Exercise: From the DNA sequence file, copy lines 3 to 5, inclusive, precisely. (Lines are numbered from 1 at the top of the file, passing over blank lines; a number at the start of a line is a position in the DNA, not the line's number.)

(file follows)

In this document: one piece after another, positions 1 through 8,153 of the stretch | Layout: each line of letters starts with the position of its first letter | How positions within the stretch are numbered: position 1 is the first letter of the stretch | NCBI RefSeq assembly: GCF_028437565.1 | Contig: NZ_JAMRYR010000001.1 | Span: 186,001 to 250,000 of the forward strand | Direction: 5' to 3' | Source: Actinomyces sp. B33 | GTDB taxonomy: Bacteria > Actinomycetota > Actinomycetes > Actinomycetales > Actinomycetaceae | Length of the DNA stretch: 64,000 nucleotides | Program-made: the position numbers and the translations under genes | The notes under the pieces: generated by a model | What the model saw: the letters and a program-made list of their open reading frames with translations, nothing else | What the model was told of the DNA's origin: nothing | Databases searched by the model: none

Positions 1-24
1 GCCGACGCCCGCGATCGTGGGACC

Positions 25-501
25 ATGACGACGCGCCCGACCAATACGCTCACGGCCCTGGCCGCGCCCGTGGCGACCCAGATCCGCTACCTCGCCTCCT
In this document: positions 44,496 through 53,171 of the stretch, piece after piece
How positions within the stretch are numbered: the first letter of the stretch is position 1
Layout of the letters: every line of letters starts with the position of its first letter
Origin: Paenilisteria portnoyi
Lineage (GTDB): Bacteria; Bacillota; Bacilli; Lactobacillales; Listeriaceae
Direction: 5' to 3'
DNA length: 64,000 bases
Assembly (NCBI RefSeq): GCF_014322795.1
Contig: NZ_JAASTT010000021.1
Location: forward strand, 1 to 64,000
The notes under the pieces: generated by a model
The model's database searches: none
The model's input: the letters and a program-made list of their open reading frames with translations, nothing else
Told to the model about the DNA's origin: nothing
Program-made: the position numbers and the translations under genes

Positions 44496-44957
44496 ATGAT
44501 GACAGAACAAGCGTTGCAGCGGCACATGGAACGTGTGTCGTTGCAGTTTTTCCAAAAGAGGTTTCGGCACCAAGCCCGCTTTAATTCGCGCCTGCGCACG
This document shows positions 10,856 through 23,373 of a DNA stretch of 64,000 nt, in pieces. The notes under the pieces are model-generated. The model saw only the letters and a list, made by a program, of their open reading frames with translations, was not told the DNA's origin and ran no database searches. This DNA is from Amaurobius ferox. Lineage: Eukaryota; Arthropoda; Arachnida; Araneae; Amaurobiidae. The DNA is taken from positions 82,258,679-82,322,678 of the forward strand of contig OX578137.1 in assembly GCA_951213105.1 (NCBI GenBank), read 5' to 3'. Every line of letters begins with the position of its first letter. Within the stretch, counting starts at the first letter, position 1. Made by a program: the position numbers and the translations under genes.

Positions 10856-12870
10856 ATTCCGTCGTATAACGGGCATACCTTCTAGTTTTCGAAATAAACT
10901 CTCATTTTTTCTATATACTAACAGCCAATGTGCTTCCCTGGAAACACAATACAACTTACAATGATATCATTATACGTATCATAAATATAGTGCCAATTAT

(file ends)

1 GCCGACGCCCGCGATCGTGGGACC

Positions 25-501
25 ATGACGACGCGCCCGACCAATACGCTCACGGCCCTGGCCGCGCCCGTGGCGACCCAGATCCGCTACCTCGCCTCCT